Late Copper Age settlement ZAMINEC (4200-4000 BC)

The prehistoric settlement of Zaminec represents a typical example for settlement structures covering for more than 1000 years the whole Balkan area (5000-4000 BC). What is more it keeps evidences for the invasion of steppe tribes that destroyed flourishing Balkan civilizations of Copper age in the end of fifth millennium BC.

It is the only excavated site belonging to the Late Copper age in NW Bulgaria (although all registered sites there amount on 150). The results of its complete excavation will come to show the destiny of Central Balkan Chalcolitic cultures and probably will resolve the case: Did these cultures collapse completely as their Eastern neighbors opening place for expansion of steppe (Indo-European) culture or despite their decadence further development of local tribes mixed with steppe newcomers.

The prehistoric settlement of Zaminec lies in a picturesque valley in the Southern foothills of Veslets Mountain, some 7 km northwestern from Mezdra. Zaminec is actually a natural rocky hilltop surrounded by several karsts springs. Sheer cliffs rising up to 16m naturally protect it. Being a slope the eastern side is more accessible.

First excavations in 1973 covered an area of 500sq.m. In 2003 (after 30 year time gap) new excavations were initiated - they covered humble 50sq.m. The main results from both excavation campaigns come to show following: cultural layer of the site has an average depth of 0.80 m. and consists of three fired horizons. After first and second fires destroying almost whole settlement inhabitants backed and built their houses again on the same place they took before. The artifacts found belong to the Late Chalcolitic culture: Krivodol-Salcuta - Bubanj Hum Ia (spread out to present day NW Bulgaria, Eastern Serbia and SW Romania between 4500-4000 BC). Any findings belong to earlier epochs but during 2003 were found too many evidences for the presence of steppe invaders' culture in that site (low quality shell pottery, flint weapons etc.). We still don't know whether these traces mark a cultural diffusion or direct invasion about 4000-3900 BC.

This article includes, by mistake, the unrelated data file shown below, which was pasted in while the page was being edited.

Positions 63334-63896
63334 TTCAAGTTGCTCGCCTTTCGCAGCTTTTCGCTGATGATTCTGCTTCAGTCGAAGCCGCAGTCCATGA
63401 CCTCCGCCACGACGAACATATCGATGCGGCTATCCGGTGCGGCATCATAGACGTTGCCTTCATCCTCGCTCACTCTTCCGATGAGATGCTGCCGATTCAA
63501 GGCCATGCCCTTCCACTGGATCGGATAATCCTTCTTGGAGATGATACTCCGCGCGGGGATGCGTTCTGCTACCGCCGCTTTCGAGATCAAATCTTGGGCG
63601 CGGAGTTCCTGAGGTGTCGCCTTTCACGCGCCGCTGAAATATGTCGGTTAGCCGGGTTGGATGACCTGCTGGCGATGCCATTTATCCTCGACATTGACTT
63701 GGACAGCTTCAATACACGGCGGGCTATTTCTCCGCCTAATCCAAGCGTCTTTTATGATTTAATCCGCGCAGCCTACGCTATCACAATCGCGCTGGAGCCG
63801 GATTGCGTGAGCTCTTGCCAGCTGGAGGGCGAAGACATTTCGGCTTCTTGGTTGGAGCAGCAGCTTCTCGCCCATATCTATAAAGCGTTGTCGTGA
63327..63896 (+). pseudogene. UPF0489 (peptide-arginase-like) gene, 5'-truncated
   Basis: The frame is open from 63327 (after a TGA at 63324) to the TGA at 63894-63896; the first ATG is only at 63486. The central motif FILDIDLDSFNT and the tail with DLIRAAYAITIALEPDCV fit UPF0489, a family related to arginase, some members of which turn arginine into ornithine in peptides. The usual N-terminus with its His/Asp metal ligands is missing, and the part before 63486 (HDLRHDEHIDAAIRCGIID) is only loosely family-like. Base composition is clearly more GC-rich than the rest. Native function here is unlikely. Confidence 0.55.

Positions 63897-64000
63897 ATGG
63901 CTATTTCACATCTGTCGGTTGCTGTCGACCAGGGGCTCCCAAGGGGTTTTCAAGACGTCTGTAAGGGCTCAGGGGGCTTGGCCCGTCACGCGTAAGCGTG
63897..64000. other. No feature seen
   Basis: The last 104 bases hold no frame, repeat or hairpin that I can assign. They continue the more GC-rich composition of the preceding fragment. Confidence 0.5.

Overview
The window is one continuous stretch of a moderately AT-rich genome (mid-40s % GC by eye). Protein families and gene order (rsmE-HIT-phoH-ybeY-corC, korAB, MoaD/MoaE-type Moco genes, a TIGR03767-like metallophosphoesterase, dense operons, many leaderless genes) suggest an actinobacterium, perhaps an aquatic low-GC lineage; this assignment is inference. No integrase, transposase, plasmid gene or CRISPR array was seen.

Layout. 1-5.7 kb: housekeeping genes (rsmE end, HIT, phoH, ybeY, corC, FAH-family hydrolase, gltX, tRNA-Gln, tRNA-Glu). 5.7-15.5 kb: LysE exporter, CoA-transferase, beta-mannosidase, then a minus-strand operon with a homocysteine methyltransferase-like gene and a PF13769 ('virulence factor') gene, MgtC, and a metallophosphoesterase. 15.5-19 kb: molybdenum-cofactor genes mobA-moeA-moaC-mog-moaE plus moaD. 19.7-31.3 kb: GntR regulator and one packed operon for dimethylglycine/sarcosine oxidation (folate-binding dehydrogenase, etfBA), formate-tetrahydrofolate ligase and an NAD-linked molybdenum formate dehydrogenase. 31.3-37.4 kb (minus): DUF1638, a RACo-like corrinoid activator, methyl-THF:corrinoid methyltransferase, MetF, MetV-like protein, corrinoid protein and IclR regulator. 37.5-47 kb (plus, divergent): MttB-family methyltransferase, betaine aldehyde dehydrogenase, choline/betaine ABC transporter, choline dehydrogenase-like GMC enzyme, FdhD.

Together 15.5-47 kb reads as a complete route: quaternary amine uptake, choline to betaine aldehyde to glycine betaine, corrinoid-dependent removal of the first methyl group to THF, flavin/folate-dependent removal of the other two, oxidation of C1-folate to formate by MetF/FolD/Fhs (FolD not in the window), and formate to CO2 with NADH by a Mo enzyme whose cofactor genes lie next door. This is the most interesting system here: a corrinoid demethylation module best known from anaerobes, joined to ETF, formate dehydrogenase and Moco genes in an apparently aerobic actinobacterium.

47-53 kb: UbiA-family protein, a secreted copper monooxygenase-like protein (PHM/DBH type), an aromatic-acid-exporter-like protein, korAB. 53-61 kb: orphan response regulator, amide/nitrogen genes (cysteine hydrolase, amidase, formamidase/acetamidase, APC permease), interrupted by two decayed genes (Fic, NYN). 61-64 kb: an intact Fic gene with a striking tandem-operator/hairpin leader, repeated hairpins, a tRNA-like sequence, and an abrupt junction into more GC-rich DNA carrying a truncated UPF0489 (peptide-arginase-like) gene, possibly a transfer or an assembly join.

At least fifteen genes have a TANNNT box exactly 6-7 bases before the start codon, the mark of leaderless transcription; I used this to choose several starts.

The excavations in 1973 and 2003 discovered destructions of 12 dwellings and parts of fortification: a trench and a wall of stakes and wattle. All the dwellings found in Zaminec were aboveground, rectangular in shape (average 6m x 4,5m). Distance between them varied from 2 to 4m. Narrow streets (maximum 5 m wide) crossed the settlement. The Zaminec dwellings consist of one multifunctional room used simultaneously as living space, store and workshop.

A large number of tools and weapons were found in and out the dwellings excavated as well as in the trash pits behind each house. Axes, knives, scrapers, files, beaters, smoothers, whetstones, augers, chisels, hammers and arrowheads were made of flint, stone, bone, horn, clay and copper.

However, pottery fragments remain between most characteristic and interesting findings. Zaminec inhabitants both produced and imported vessels. The fine pottery production reached high level of proficiency, especially in further diversification of forms being spherical, conic, biconic or ascogonic and ornamentation covering often entire vessels - it consists of incised and pricked motifs, rhythmically, sparingly and modestly placed. Motifs painted with graphite, white, red, light brown and yellow mineral paints are also widespread.

In 2003 within the settlement was discovered first Late Copper age intramural necropolis in NW Bulgaria. 5 simple inhumatios with poor funeral inventar were studied. Of course in the last day of excavations was found inhumation of a woman with big beads-bracelet.


Г. Ганецовски, И. Василев, К. Лука. Археологически проучвания на късохалколитното селище в м. “Заминец”, с. Горна Кремена, община Мездра. – Археологически открития и разкопки през 2003 г., София, 2004, 40-41.